“What did she say to you?”
My friend, Kevin Craig, spotted me leaving a blue pencil session with literary agent Carolyn Forde at the 2010 Ontario Writers’ Conference. Not sure what clued him in. Could it have been the dazed grin on my face? My feet barely grazing the ground? I think he noticed hope blooming.
Converting hope into action
I’d just shared a synopsis and the first four pages of my manuscript with Carolyn, then nibbled my fingernails while she read them. She made thoughtful, detailed, constructive comments that pointed out my writing’s literary strengths. She suggested steps to make me more attractive to agents and publishers. And, bless her heart, she set me at ease.
Those ten minutes made a big difference in this writer’s life. I took her advice to heart and built my literary game plan around it. And then I followed the plan.
1. Finish the novel—and make it good to the last drop
When Carolyn learned the manuscript wasn’t complete yet, she told me, “Write the whole thing and give each chapter as much attention as you’ve given these pages. You often get only one chance, so go in as strong as you can—don’t rush.”
2. Get published in fiction markets
My magazine credits would only get me so far in the fiction world. Carolyn suggested getting a short story or a stand-alone chapter from the novel published in a reputable literary journal. Contests were another great way to get noticed, she said.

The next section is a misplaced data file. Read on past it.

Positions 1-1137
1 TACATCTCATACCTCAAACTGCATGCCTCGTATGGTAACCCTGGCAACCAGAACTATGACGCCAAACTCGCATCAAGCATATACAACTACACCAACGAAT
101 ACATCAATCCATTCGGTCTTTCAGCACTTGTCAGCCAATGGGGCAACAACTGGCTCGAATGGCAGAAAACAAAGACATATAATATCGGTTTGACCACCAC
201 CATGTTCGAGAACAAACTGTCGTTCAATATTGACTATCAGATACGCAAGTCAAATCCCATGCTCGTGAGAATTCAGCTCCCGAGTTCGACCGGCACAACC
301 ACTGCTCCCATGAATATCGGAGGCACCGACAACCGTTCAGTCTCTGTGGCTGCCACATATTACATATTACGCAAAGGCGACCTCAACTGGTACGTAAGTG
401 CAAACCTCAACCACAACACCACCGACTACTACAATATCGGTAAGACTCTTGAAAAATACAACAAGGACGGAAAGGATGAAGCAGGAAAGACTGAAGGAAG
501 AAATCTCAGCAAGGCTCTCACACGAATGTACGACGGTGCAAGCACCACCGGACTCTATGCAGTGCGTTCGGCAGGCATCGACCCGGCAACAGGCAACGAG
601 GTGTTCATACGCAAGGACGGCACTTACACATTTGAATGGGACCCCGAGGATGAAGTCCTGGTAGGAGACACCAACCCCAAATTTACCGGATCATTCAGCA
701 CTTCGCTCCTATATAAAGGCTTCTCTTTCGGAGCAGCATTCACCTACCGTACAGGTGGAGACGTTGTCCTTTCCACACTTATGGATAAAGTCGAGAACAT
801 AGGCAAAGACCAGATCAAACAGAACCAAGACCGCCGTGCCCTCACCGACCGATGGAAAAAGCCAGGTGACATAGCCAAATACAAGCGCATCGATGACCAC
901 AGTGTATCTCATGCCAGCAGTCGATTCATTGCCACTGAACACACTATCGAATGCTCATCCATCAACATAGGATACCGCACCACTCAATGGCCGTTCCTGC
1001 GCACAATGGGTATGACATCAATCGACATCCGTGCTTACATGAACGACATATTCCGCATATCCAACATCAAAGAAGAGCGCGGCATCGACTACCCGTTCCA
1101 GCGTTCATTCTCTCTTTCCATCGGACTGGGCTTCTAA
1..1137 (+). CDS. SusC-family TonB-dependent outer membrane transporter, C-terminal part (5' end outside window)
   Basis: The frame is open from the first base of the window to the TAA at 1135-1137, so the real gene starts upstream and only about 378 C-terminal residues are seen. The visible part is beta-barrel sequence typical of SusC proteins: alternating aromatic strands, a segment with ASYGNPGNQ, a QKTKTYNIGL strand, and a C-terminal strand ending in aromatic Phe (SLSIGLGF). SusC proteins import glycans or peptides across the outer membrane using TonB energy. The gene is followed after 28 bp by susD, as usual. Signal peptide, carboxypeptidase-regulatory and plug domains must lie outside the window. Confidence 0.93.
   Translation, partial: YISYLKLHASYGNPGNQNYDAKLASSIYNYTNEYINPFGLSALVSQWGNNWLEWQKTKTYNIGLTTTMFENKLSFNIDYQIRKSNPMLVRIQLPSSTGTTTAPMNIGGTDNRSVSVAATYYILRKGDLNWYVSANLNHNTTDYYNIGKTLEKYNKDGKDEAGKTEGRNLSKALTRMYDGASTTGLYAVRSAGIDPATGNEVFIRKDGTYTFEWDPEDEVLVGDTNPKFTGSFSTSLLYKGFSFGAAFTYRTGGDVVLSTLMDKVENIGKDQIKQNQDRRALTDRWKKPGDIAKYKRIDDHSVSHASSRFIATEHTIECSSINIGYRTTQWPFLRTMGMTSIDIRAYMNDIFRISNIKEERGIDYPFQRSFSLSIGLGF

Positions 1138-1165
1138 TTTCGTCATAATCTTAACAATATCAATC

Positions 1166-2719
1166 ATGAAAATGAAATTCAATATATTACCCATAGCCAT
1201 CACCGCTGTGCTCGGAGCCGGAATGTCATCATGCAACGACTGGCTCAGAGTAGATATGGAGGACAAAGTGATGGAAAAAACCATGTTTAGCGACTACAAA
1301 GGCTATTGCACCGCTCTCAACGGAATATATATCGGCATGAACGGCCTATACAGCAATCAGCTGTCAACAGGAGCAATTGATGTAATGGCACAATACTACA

3. Go for a grant
“You need little things in your bio to make [editors and agents] go ‘Hmm.’ Get a grant,” she said. “Then you’ll really have an agent’s attention.” When I told her I was applying for an Ontario Arts Council Works in Progress grant, she encouraged me to go for it. You have publishing credits. You might be able to get it. That would open a lot of doors for you.”
I’ve spent the past year and a half chasing goals and following advice. Thanks to Writescape, I’ve attended plenty of retreats, courses and workshops. I’ve also gone to more conferences, like last year’s OWC. These events have provided first-class coaching and writing time. While my manuscript isn’t complete yet, I’m proud of the solid progress I’ve made.
I entered a local short story contest recently and won first place. Prestigious literary journals? They haven’t agreed to publish me yet, but I’m working on it.
Best of all, I received a Works in Progress grant. Not the first time I applied, but my persistence paid off. For the next several months, writing fiction is my job—and my joy.
When my novel is complete and polished and ready to pitch, I know just who to contact—Carolyn Forde of Westwood Creative Artists. Because she asked me to.